When people (such as my in-laws) responded in horror that we were pulling our kids out of one of the best public school systems in the US, I responded, “My kids will end up getting into Harvard because of this very experience!” (Not that I care if they DO get in to Harvard. What I care about is that they are happy, fulfilled, contributing members of the global society.)

    In the years that we lived in Costa Rica, the boys and I created an environmental education web show, Super Natural Adventures (www.supernaturaladventures.com) Check it out!

    We moved back to the US in January. Boys are now 13, 14 and 16. 16-year-old got highest possible score on AP Spanish Language exam and is now a Spanish teaching assistant at his high school. He is looking at a career in the emerging fields of medicinal plants and naturopathy. Each of our boys has more service hours (doing actual service work, not going on an exotic holiday for a week) than their entire class combined. Most importantly, they are passionate about nature, the environment, and have an understanding of the natural world unrivaled by any of their American peers. They are independent and personally responsible. My children do not need an adult to organize their “fun.” The only time I have ever heard them say they are bored is now, in regards to sitting at a desk for 8 hours in school.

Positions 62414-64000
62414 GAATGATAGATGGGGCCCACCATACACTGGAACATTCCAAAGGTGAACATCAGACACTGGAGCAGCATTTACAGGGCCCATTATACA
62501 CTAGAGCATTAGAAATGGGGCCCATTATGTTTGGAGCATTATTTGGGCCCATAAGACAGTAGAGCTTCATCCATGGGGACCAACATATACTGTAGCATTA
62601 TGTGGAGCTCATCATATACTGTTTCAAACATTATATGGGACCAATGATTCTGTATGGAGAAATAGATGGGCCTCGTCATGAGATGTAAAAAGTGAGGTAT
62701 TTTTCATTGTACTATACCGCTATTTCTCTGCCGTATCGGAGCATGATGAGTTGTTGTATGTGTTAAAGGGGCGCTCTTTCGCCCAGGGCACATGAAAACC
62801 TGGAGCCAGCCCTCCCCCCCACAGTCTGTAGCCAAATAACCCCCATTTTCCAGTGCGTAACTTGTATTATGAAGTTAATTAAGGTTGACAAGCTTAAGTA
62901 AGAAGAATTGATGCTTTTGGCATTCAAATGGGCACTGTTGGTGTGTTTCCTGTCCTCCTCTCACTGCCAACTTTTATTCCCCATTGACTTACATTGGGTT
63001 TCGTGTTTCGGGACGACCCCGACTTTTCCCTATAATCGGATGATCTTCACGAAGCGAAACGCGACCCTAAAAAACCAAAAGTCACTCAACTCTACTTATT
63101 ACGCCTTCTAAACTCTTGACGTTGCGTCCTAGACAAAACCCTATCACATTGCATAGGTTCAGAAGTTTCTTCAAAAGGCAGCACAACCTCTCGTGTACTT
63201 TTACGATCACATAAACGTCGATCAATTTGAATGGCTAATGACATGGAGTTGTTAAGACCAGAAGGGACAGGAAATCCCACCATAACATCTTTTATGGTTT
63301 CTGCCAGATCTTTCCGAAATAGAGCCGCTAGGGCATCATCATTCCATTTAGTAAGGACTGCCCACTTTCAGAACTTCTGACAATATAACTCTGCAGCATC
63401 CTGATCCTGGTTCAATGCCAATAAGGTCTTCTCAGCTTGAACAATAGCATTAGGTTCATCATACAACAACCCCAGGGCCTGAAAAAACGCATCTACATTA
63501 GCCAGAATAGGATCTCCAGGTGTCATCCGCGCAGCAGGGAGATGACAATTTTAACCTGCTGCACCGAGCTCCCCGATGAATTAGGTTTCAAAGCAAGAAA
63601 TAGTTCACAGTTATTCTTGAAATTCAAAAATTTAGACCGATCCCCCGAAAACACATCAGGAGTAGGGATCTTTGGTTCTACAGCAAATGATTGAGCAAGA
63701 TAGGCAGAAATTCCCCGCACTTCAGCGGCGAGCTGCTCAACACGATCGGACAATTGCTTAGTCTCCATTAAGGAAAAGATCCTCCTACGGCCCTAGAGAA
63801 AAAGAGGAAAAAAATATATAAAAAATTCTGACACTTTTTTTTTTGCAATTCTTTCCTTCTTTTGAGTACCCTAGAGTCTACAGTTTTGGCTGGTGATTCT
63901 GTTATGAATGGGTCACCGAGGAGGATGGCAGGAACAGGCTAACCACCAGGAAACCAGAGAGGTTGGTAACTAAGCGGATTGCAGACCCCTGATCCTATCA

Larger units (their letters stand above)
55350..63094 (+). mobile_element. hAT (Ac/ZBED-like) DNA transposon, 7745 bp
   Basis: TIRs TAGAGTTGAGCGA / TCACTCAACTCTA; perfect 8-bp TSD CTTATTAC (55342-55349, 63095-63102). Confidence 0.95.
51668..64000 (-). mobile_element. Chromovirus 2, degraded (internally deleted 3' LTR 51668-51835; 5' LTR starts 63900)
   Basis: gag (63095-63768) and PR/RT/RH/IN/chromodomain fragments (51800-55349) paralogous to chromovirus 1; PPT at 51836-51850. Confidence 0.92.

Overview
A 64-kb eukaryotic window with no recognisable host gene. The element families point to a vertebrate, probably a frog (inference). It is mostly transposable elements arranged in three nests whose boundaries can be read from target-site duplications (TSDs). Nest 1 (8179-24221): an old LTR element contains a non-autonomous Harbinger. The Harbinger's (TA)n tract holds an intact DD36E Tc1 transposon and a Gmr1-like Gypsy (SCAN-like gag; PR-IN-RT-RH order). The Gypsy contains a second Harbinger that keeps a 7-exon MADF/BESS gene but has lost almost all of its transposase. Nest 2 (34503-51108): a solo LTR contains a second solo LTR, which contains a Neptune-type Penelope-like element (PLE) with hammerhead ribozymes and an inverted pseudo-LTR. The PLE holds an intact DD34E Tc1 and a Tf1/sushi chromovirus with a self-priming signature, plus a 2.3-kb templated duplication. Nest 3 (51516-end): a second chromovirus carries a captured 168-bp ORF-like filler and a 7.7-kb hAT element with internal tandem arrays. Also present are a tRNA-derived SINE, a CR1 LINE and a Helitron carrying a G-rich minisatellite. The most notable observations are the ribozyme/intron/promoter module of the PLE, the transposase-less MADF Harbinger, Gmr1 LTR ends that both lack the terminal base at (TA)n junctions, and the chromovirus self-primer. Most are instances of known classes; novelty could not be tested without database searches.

Richard Louv, my children are living proof that what you preach is true. Get kids in nature and their minds, hearts and spirits expand!

    Reply
  7. I recently enrolled in a grad level biological community analysis class with a group of about 20 students doing their MS in Environmental Science. Most of the class had grown up in the region. The professor began by asking us to stand still on the first field trip and identify the predominant bird call we were listening to. After about 2 minutes of silence everyone was shaking their heads. It was a mockingbird.

    I immigrated to California from Africa ten years ago and thought I would know the least but I was the only one who could ID birds in the field. The class couldn’t ID a Great Heron or the flocks of Acorn woodpeckers either. I have learned that it’s not just a lack of time spent in the woods that causes this, but lack of a person to point them out as well.